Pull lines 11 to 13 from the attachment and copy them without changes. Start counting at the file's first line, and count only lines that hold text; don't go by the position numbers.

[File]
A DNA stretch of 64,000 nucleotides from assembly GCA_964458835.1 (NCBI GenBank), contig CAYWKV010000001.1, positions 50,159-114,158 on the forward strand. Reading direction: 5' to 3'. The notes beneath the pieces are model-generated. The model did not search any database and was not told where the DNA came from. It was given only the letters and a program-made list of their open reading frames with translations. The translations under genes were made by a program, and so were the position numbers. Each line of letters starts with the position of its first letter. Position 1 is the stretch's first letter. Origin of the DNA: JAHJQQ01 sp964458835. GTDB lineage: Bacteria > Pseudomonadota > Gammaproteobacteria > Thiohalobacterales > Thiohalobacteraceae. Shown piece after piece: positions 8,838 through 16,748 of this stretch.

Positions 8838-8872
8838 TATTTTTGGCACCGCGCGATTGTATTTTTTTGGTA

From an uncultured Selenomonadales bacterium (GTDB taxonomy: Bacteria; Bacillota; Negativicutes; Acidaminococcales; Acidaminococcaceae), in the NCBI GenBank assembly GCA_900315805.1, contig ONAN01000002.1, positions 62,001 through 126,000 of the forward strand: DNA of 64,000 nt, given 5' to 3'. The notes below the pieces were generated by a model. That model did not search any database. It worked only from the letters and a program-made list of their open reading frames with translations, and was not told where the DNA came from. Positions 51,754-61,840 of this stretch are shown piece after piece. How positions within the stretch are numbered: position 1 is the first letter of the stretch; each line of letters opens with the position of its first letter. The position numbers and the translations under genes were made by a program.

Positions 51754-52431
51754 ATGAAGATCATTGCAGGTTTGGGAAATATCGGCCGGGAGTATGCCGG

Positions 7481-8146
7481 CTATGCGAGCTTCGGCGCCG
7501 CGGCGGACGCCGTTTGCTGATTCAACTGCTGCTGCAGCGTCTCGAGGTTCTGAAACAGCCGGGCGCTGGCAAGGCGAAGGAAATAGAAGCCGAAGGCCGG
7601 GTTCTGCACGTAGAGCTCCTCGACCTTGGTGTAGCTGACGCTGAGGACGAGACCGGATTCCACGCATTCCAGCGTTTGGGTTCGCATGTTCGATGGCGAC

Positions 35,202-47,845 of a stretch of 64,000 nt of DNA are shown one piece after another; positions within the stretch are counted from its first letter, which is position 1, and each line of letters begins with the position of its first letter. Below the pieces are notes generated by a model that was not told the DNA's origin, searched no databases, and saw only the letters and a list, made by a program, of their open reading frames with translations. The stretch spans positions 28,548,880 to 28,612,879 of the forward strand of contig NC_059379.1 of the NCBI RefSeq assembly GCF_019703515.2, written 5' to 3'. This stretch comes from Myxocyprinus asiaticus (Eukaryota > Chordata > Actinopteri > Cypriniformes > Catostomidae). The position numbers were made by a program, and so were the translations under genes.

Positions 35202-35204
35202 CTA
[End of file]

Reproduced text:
Positions 35,202-47,845 of a stretch of 64,000 nt of DNA are shown one piece after another; positions within the stretch are counted from its first letter, which is position 1, and each line of letters begins with the position of its first letter. Below the pieces are notes generated by a model that was not told the DNA's origin, searched no databases, and saw only the letters and a list, made by a program, of their open reading frames with translations. The stretch spans positions 28,548,880 to 28,612,879 of the forward strand of contig NC_059379.1 of the NCBI RefSeq assembly GCF_019703515.2, written 5' to 3'. This stretch comes from Myxocyprinus asiaticus (Eukaryota > Chordata > Actinopteri > Cypriniformes > Catostomidae). The position numbers were made by a program, and so were the translations under genes.

Positions 35202-35204
35202 CTA